Independent investigators – For investigations to be effective, investigators need not only to be impartial and fair, but also perceived as such by all parties concerned. Where an EU body does not have the resources to assign a specialised team to investigate harassment allegations, they should consider using external investigators. Where appropriate, EU institutions and agencies should make use of and help develop the ‘pool of independent investigators’ set up in the context of the EU Agencies Network.
(Point 2.4 Report of the European Ombudsman on dignity at work in the EU institutions and agencies, points 30, 32, 32, 33 of the best practices identified)
We therefore ask that investigations within the EESC fully meet these requirements.
2) The need to put in place all measures likely to avoid any perception of risk of conflict of interest or dual role of “judge and jury”
Indeed, as Mrs Sharma always rightly emphasizes, it is essential to avoid that the people who have to make decisions about the treatment and handling of the cases of harassment can be the same ones who, in particular by their functions, are or have been called to directly handle these situations within this same institution.
How do you intend to reconcile the requirements with the conflict of interest issue?
Moreover, as Mrs Sharma also pointed out, the administrative inquiry carried out at the time which gave rise to the 2015 judgment of the Court showed its limits to the behaviour of the EESC member.
Therefore, it is in everyone’s interest to organize an external investigation, carried out by independent inspectors.
3) Accountability and strengthened sanctions for anyone with a political mandate and not subject to the Staff Regulations
With regard to potentially involved persons, the European Ombudsman recalls that respect for dignity at work concerns all persons working in an institution. This also includes people with a political mandate, such as EESC members.
Contrary to the feeling of impunity towards the members of the EESC and the powerlessness of the administration towards them which seems to have developed within your institution, as the Ombudswoman underlines, the sanctions against persons having a political mandate must reflect the severity of inappropriate behaviour at high levels and result in enhanced disciplinary action having a real scope and making offending person powerless to do harm again.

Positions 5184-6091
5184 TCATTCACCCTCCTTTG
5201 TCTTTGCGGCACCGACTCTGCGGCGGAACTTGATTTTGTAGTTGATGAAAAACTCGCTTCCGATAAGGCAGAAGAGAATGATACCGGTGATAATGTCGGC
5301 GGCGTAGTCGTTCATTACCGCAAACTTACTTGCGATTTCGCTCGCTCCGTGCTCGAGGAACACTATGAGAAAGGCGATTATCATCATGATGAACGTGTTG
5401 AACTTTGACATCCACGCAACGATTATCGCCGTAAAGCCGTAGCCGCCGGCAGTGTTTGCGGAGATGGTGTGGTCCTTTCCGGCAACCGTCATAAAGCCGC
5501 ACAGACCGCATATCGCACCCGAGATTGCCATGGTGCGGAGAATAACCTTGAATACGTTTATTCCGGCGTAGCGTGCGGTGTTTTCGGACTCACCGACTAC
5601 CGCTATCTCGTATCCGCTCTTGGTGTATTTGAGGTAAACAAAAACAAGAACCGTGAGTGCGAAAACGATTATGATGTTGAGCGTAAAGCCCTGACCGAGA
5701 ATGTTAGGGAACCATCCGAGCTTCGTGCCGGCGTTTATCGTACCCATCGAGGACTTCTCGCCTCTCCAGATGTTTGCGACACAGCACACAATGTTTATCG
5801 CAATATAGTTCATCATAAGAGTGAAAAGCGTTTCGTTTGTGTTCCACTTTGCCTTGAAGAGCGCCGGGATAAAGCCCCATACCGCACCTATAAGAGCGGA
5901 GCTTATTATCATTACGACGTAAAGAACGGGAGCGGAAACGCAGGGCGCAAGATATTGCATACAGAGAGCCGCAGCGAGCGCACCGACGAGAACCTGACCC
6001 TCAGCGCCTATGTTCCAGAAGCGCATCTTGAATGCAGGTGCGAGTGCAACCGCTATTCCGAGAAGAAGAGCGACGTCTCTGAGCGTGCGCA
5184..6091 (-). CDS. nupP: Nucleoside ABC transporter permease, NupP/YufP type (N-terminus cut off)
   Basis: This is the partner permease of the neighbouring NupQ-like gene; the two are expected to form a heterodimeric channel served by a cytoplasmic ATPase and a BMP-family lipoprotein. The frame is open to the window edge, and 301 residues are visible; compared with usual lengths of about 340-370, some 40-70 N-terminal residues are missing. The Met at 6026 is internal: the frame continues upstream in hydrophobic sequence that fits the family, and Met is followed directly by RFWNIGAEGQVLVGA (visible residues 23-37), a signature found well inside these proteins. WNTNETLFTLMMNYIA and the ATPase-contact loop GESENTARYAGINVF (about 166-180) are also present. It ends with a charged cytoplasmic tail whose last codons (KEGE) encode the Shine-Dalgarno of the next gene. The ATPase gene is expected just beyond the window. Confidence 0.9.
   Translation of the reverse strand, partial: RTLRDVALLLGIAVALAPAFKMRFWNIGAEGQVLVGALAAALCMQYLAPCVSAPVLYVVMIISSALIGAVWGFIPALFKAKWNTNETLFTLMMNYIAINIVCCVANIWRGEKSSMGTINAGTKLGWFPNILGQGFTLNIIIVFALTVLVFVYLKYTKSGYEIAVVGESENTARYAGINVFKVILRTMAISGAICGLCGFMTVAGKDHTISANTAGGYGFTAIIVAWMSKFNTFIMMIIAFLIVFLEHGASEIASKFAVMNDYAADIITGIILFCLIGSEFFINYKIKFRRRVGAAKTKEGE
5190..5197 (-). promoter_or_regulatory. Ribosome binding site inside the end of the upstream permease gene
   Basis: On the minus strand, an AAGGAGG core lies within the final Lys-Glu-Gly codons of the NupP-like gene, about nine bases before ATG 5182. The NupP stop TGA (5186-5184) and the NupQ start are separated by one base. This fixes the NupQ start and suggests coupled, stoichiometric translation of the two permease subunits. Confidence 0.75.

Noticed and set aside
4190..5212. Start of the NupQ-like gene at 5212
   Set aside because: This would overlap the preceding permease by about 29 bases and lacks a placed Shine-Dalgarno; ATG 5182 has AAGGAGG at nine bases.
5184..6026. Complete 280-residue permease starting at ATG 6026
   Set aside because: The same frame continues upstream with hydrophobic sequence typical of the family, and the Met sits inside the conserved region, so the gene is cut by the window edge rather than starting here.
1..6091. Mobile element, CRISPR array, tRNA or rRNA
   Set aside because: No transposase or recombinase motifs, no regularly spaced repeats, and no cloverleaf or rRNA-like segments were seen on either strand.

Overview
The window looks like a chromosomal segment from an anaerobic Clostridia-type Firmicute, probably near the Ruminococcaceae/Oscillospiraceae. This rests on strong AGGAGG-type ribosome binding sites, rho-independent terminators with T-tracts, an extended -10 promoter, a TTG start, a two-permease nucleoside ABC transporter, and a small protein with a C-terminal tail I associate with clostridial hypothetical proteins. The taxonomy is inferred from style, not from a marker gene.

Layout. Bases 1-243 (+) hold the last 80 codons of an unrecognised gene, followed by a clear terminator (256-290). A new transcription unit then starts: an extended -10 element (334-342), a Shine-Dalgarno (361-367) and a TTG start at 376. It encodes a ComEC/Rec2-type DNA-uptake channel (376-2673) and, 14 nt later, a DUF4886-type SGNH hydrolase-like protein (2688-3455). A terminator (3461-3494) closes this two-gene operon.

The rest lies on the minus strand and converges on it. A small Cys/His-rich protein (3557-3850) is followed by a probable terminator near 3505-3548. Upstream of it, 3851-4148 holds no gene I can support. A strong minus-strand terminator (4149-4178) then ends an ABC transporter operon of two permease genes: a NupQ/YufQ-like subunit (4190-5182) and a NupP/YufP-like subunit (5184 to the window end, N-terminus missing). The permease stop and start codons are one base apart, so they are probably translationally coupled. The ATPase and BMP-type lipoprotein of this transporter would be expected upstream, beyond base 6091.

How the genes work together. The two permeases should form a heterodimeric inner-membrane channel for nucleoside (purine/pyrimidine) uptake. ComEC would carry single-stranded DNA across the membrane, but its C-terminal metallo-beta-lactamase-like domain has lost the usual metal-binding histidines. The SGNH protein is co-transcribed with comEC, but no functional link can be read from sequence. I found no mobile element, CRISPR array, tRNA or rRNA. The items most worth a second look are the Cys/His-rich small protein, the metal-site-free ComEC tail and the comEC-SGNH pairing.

High-ranking personnel – Individuals are particularly vulnerable to harassment where there is a power imbalance between the parties involved. This can be mitigated through more demanding rules for high-ranking personnel, who are not covered by the Staff Regulations, such as commissioners, judges, members of the Court of Auditors, members of the Economic and Social Committee and so on. These could include aggravated disciplinary measures, such as compulsory retirement or removal of pension rights. High-ranking personnel should be informed of all anti-harassment rules and policies at the beginning of their mandates in a comprehensive manner and at regular intervals.
(Point 2.5 Report of the European Ombudsman on dignity at work in the EU institutions and agencies, Points 34, 35, 36 37 of the best practices identified)
Thus, as regards the situation at the EESC, there can no longer be question of establishing mushy codes of conduct, and the fact that a member of a political group is directly concerned should not to be an excuse not to act on the grounds that it is not subject to the Staff Regulations of the European Civil Service.
Just as it is no longer acceptable that the staff made available to EESC members through TA 32 (c) contracts is considered to be exploitable endlessly, being also subject to the whims of members.
4) Victim protection and compensation for damages
It is also crucial to put in place adequate measures for the protection of victims and witnesses called upon to collaborate in investigations as well as remedial measures, particularly when people in precarious situations have lost their jobs or saw their contract or working conditions being deteriorated.
Rehabilitation measures – EU bodies must put in place mechanisms to support and help victims of harassment. Where appropriate, victims or perpetrators of harassment should be moved internally. Victims should receive counselling, and employers should ensure that their career progression is not impaired.
(Point 2.6 Report of the European Ombudsman on dignity at work in the EU institutions and agencies, Points 38, 39 of the best practices identified).
As the report of the European Ombudswoman states: “victims’ employers should closely monitor the situation to ensure that their career progression is not damaged.”
In conclusion, in view of the complaints lodged by colleagues, the referral by several OLAF persons, the position taken by the European Ombudswoman, the vote of the EESC Group I members, at the request of the Committee on Budgetary Control of the European Parliament in the context of the budget discharge, we ask you to inform staff as soon as possible about the measures you have taken or intend to take and how soon you intend to organize investigations in a credible way to finally deal effectively with harassment cases within the EESC.
In this respect, we allow ourselves to recall once again that the actions of some have been known and reported in judgments of the Court since the beginning of the 2010s.
Ms E. O’Reilly, European Ombudsman
Ms Madi Sharma, Member of the EESC
Ms I. Graessle, President of the Committee on Budgetary Control of the European Parliament